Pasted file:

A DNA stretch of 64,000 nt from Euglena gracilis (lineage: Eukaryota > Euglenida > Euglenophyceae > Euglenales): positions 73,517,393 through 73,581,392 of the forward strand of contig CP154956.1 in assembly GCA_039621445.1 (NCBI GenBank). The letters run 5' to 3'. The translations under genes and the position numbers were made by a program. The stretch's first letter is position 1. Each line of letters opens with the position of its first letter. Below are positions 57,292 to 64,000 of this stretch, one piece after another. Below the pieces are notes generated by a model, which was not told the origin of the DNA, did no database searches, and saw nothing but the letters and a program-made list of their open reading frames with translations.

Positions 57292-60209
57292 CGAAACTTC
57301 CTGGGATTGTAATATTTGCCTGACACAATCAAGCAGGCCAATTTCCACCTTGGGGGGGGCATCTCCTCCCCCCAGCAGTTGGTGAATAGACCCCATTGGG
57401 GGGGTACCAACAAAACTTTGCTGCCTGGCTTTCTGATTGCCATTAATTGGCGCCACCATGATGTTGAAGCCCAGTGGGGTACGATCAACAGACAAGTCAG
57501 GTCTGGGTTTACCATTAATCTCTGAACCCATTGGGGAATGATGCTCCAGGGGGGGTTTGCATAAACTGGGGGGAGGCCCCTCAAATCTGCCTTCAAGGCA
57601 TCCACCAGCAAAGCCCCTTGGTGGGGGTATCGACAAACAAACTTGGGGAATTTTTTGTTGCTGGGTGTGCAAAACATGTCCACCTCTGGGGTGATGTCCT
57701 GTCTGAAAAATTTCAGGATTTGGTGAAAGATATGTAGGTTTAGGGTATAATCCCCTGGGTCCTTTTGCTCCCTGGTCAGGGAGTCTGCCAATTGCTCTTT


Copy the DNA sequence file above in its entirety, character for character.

A DNA stretch of 64,000 nt from Euglena gracilis (lineage: Eukaryota > Euglenida > Euglenophyceae > Euglenales): positions 73,517,393 through 73,581,392 of the forward strand of contig CP154956.1 in assembly GCA_039621445.1 (NCBI GenBank). The letters run 5' to 3'. The translations under genes and the position numbers were made by a program. The stretch's first letter is position 1. Each line of letters opens with the position of its first letter. Below are positions 57,292 to 64,000 of this stretch, one piece after another. Below the pieces are notes generated by a model, which was not told the origin of the DNA, did no database searches, and saw nothing but the letters and a program-made list of their open reading frames with translations.

Positions 57292-60209
57292 CGAAACTTC
57301 CTGGGATTGTAATATTTGCCTGACACAATCAAGCAGGCCAATTTCCACCTTGGGGGGGGCATCTCCTCCCCCCAGCAGTTGGTGAATAGACCCCATTGGG
57401 GGGGTACCAACAAAACTTTGCTGCCTGGCTTTCTGATTGCCATTAATTGGCGCCACCATGATGTTGAAGCCCAGTGGGGTACGATCAACAGACAAGTCAG
57501 GTCTGGGTTTACCATTAATCTCTGAACCCATTGGGGAATGATGCTCCAGGGGGGGTTTGCATAAACTGGGGGGAGGCCCCTCAAATCTGCCTTCAAGGCA
57601 TCCACCAGCAAAGCCCCTTGGTGGGGGTATCGACAAACAAACTTGGGGAATTTTTTGTTGCTGGGTGTGCAAAACATGTCCACCTCTGGGGTGATGTCCT
57701 GTCTGAAAAATTTCAGGATTTGGTGAAAGATATGTAGGTTTAGGGTATAATCCCCTGGGTCCTTTTGCTCCCTGGTCAGGGAGTCTGCCAATTGCTCTTT